For Steve Kahn, Wayne State University’s Math Corps isn’t just about teaching Detroit youth algebraic equations. It’s about helping them succeed at life.
Founded in 1991, Math Corps is a combined academic and mentoring program for Detroit Public School students in grades 6-12. It features a summer camp, year-round Saturday programs and enrichment courses for elementary school children. In its 25 years, Math Corps has helped thousands of Detroit's inner-city kids graduate from high school and go on to college.
“At the beginning, it was, ‘Let me see if I can help a few kids out,’” said Kahn, co-founder of Math Corps and director of the WSU Center for Excellence and Equity in Mathematics. “And now, it’s, ‘Let me see if I can teach kids to care about themselves and each other.’”
This hard work will be recognized Oct. 24-26 in Seattle at the National Summer Learning Association's National Conference on Afterschool and Summer Learning, where the program will receive along with three other programs the NY Life Foundation's coveted 2016 Excellence in Summer Learning Award. Math Corps was selected from a pool of more than 70 applicants and eight finalists from across the country.
“This award means that we have a much better chance of reaching many more kids,” said Kahn (pictured, left). “It is not and would never be an award that would be seen by me, Leonard (Boehm, associate director of Math Corps) or anybody else among the staff as ‘our’ award. In fact, if we could, the Math Corps would get 10 of our kids and send them to Seattle to accept the award. One of the rules of Math Corps is that the spotlight is always on our kids, not our staff.”
Math Corps is part of the WSU Center for Excellence and Equity in Mathematics, a series of programs designed to produce success for students, particularly those from underrepresented groups, as they pursue their education from elementary and middle school through high school and college. Built by Kahn, the two cornerstone programs are Math Corps at the middle and high school levels and the WSU Emerging Scholars Program at the college level.
A Wayne State faculty member since 1981, Kahn first started his afterschool tutoring with high school dropouts. During his early years, he said he was content to be a professor at Wayne State and then help high school dropouts after his day job at WSU. He spent five years working with about 20 kids, but soon realized that the need stretched even further. That’s when he was introduced to Boehm (pictured, right), who was working for Detroit Public Schools. Boehm was giving classes on Saturdays to fifth- and sixth-graders in Detroit and looking for assistance. The rest, as they say, is history.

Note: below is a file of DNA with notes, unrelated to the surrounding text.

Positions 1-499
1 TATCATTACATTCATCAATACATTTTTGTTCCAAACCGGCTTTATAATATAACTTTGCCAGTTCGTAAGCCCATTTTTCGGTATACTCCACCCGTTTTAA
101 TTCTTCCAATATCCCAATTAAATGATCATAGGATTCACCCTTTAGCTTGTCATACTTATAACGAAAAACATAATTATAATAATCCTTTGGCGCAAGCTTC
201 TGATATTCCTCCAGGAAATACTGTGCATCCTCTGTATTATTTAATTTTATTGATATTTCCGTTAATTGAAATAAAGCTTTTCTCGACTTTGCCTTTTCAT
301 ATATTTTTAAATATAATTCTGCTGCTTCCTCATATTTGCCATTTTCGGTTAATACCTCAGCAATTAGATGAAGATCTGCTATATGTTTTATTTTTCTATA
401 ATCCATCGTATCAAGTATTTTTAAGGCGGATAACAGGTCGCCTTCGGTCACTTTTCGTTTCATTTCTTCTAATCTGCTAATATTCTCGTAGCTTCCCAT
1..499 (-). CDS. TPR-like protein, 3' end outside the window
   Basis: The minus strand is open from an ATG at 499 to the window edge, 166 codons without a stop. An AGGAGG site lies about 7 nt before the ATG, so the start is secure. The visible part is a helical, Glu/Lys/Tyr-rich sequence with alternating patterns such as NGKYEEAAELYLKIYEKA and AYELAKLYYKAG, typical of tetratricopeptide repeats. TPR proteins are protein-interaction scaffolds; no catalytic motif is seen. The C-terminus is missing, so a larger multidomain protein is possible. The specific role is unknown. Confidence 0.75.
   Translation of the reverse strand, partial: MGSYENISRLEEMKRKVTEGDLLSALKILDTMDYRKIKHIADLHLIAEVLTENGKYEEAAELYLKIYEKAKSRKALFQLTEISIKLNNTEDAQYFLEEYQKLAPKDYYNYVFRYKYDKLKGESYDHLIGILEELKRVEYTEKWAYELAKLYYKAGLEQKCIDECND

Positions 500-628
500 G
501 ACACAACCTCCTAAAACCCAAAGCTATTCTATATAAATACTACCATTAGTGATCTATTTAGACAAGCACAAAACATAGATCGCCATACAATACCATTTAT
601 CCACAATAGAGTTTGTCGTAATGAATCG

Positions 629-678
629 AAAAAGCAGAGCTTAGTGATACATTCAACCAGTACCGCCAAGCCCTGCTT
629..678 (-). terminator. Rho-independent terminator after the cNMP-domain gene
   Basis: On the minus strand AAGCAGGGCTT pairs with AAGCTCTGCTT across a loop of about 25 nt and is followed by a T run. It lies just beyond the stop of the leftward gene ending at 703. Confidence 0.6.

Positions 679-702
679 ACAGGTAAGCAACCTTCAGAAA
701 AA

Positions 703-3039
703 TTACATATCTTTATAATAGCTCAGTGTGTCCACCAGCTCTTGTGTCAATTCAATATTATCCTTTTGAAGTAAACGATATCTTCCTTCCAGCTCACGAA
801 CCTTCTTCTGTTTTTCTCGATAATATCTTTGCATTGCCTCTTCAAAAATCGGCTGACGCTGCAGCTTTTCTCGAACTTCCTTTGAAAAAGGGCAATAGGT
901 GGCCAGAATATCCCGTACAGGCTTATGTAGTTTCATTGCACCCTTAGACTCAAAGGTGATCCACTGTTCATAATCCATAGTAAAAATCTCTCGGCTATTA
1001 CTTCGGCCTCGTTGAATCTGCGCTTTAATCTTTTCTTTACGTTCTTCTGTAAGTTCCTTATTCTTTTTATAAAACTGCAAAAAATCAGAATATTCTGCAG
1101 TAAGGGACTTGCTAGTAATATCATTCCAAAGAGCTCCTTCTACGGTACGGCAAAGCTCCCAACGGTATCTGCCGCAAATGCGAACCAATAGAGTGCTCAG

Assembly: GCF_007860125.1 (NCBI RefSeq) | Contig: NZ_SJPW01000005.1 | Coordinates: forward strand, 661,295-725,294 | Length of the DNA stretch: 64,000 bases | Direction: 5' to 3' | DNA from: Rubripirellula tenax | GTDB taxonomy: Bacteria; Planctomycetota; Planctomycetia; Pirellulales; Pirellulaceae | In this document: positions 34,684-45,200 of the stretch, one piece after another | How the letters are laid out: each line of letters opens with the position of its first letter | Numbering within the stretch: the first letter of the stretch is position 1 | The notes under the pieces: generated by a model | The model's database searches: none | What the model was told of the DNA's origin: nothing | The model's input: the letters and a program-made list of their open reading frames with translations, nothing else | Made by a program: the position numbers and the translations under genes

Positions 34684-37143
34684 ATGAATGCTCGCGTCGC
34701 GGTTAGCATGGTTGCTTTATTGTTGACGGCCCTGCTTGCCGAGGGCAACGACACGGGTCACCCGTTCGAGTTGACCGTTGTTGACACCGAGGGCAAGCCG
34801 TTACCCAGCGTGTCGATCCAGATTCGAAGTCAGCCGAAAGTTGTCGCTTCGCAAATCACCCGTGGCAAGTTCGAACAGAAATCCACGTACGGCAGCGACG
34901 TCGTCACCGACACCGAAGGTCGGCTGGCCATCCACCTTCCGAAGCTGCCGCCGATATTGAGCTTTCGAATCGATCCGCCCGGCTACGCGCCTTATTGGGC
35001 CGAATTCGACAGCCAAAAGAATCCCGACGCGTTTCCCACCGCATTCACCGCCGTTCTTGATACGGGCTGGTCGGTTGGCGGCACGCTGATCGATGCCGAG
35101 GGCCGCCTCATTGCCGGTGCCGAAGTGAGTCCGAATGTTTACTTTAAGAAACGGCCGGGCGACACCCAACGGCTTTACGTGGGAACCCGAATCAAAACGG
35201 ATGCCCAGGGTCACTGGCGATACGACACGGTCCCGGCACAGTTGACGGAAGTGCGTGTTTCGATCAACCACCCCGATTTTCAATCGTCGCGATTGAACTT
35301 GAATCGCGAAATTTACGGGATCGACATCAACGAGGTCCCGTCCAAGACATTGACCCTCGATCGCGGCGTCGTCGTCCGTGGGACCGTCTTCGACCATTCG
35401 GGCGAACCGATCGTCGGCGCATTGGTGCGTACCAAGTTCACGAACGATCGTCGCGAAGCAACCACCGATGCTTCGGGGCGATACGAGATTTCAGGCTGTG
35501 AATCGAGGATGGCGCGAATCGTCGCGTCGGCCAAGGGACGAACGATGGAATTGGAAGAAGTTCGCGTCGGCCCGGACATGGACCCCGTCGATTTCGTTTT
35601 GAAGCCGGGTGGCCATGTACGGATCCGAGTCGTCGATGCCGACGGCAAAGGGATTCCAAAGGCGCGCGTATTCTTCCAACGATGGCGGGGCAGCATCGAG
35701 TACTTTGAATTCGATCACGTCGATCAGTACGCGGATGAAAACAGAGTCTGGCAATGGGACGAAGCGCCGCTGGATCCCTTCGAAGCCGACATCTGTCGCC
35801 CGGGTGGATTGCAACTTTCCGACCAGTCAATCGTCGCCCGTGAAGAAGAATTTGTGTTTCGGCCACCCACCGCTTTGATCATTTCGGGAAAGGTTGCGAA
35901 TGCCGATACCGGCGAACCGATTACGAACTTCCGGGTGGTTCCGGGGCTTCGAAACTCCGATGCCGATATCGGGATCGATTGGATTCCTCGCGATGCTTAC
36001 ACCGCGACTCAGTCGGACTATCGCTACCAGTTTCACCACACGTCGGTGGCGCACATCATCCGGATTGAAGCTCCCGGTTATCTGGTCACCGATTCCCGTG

“I went to this school, watched this class of regular kids and was amazed. I sat there for 45 minutes just getting choked up,” Kahn said. “I saw a class of kids with everyone on the edges of their seats, every kid totally into it. I was stunned. I was moved. And, I was in.”
Throughout the years, Math Corps’ mission has evolved to include a focus not only on teaching and mentoring the students involved in the program, but in reaching those who are not. It’s a mission Kahn takes seriously, as a lack of education and exposure to positive mentors can often be a matter of life or death.
“There are always going to be tough times when your goal is to change the life of a child. That’s not always going to happen, particularly in Detroit,” Kahn said. “We’ve been to 10 funerals in the last year and a half. Losing a kid doesn’t mean that he or she failed their math test. Losing a kid is real.”
Kahn and Boehm have received many honors and awards for teaching, as well as for their work in support of the Detroit Public Schools and the students of Detroit. Kahn is quick to deflect praise onto those around him, including Boehm, other faculty, the program’s student-teaching mentors and the students who enroll in Math Corps.
“At the beginning, it was a humanitarian effort by a few people who were unable to ignore the plight of kids in Detroit. I could’ve been a basketball coach and that would’ve been fine,” Kahn said. “Instead, it’s about a group of people who wanted to do something.”